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dc.contributor.advisorLim, Hyun Ja June
dc.creatorCheng, Yanzhao
dc.date.accessioned2021-11-01T17:50:19Z
dc.date.available2021-11-01T17:50:19Z
dc.date.created2021-09
dc.date.issued2021-11-01
dc.date.submittedSeptember 2021
dc.identifier.urihttps://hdl.handle.net/10388/13665
dc.description.abstractABSTRACT Traditionally, two kinds of methods are applied in trajectory analysis: 1) hierarchical modeling based on a multilevel structure, or 2) latent growth curve modeling (LGCM) based on a covariance structure (Raudenbush & Bryk, 2002; Bollen & Curran, 2006). However, this thesis used a third trajectory analysis method: group-based trajectory modeling (GBTM). GBTM was an extension of the finite mixture modeling (FMM) method that has been widely used in various fields of trajectory analysis in the last 25 years (Nagin & Odgers, 2010). GBTM was able to detect unobserved subgroups based on the multinomial logit function (Nagin, 1999). As an extended form of FMM, GBTM parameters could be estimated using maximum likelihood estimation (MLE) procedures. Since FMMs had no closed-form solution to the maximum likelihood, the Expectation-Maximization (EM) algorithm would often be applied to find maximized likelihood (Schlattmann, 2009). However, GBTM used a different optimization method called the Quasi-Newton procedure to perform the maximization. This thesis studied both GBTM with a single outcome and trajectory modeling with multiple outcomes. Nagin constructed two extended trajectory models that can involve multiple outcomes. Group-based dual trajectory modeling (GBDTM) deals with two outcomes combined with comorbidity or heterotypic continuity, while group-based multi-trajectory modeling (GBMTM) could include more than two outcomes in one model with the same subgroup weights among the outcomes (Nagin, 2005; Nagin, Jones, Passos, & Tremblay, 2018; Nagin & Tremblay, 2001). The methodology was applied to the Korea health panel survey (KHPS) data, which included 3983 individuals who were 65 years old or older at the baseline. GBTM, GBDTM, and GBMTM were three approaches performed with two binary longitudinal outcomes - depression and anxiety. GBDTM was selected as the best model with this data set because it is more flexible than GBMTM when handling group membership, and unlike GBTM, GMDTM addressed the interrelationship between the outcomes based on conditional probability. Four iii depression trajectories were identified across eight years of follow-up: “low-flat” (n = 3641; 87.0%), “low-to-middle” (n = 205; 8.8%), “low-to-high” (n = 33; 1.3%) and “high-curve” (n = 104; 2.8%). Also, four anxiety trajectories were identified with: “low-flat” (n =3785; 92.5%), “low-to-middle” (n = 96; 4.7%), “high-to-low” (n =89; 2.2%) and “high-curve” (n = 13; 0.6%) trajectory groups. Female sex, the presence of more than three chronic diseases, and income-generating activity were significant risk factors for depression trajectory groups. Anxiety trajectory groups had the same risk factors except for the presence of more than three chronic diseases. To further study the GBTM, GBDTM and GBMTM approach, the simulation study was also performed based on two correlated repeatedly measured binary outcomes. Compared based on these two outcomes with different correlation levels (ρ = 0.1, 0.2, 0.4, 0.6). GBDTM was always a better model than GBTM when we were interested in the association between the two outcomes. GBMTM could be used instead of GBDTM when the correlation coefficients between two longitudinal outcomes were high.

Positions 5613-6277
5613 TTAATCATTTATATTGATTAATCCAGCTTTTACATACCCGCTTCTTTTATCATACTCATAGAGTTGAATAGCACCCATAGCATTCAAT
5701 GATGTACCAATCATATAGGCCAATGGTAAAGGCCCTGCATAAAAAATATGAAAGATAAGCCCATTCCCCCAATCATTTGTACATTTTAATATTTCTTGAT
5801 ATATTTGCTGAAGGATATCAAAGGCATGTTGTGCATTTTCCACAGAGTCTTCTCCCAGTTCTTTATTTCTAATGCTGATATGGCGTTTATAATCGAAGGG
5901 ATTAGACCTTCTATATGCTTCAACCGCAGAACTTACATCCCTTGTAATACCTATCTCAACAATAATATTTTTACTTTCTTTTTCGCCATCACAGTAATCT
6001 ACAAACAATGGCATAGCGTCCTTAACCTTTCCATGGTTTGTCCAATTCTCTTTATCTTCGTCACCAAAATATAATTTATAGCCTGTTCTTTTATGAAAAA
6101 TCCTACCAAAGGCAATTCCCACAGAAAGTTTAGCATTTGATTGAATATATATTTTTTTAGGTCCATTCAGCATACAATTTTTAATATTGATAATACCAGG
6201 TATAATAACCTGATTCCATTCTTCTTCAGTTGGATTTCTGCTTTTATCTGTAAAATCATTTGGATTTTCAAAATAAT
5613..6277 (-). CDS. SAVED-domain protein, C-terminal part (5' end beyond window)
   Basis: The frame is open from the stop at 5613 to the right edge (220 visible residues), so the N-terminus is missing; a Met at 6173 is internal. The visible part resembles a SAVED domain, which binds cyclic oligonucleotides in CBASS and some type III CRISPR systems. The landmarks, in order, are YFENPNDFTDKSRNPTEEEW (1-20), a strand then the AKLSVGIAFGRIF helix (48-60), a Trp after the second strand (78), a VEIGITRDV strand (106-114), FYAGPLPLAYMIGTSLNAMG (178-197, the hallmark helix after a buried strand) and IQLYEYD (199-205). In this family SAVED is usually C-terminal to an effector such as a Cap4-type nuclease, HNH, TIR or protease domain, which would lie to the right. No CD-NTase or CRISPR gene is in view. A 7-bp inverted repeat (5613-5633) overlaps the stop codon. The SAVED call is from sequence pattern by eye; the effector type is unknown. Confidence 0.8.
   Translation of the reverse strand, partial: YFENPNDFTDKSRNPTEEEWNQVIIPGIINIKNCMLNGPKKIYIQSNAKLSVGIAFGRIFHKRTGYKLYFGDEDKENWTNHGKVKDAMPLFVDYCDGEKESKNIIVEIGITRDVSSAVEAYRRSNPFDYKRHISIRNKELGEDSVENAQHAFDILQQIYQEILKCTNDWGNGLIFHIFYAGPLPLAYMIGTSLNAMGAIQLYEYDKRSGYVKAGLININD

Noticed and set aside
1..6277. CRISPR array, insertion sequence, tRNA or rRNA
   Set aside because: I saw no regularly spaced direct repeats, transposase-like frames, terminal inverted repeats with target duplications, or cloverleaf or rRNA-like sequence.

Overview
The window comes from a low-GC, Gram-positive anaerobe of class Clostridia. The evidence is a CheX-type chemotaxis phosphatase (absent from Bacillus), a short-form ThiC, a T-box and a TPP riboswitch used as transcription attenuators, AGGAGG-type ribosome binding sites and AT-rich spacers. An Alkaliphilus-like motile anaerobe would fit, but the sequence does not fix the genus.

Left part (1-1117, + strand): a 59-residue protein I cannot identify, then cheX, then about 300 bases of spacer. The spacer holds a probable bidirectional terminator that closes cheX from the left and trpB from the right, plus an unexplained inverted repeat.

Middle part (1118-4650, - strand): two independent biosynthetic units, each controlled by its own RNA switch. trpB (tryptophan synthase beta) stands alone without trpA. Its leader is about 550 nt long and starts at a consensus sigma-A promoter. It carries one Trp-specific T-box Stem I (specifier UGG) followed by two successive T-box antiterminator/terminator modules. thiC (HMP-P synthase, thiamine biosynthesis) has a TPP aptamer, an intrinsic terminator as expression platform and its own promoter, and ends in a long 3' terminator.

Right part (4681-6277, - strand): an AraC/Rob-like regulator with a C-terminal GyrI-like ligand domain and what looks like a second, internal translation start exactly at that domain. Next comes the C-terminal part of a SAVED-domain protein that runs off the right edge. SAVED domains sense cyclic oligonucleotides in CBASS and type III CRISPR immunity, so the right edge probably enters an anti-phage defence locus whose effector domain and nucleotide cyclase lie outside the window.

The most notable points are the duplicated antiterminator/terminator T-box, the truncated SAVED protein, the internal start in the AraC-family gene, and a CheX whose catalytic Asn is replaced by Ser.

dc.format.mimetypeapplication/pdf
dc.subjectTrajectory analysis, Mental health
dc.titleMULTIVARIATE FINITE MIXTURE GROUP-BASED TRAJECTORY MODELING WITH APPLICATION TO MENTAL HEALTH STUDIES
dc.typeThesis
dc.date.updated2021-11-01T17:50:20Z
thesis.degree.departmentSchool of Public Health
thesis.degree.disciplineBiostatistics
thesis.degree.grantorUniversity of Saskatchewan
thesis.degree.levelDoctoral
thesis.degree.nameDoctor of Philosophy (Ph.D.)
dc.type.materialtext
dc.contributor.committeeMemberLi, Longhai
dc.contributor.committeeMemberJanzen, Bonnie
dc.contributor.committeeMemberBalbuena, Lloyd Cenon
dc.contributor.committeeMemberFeng, Xin
dc.contributor.committeeMemberBoudreau, Christian
dc.creator.orcid0000-0001-5940-7831


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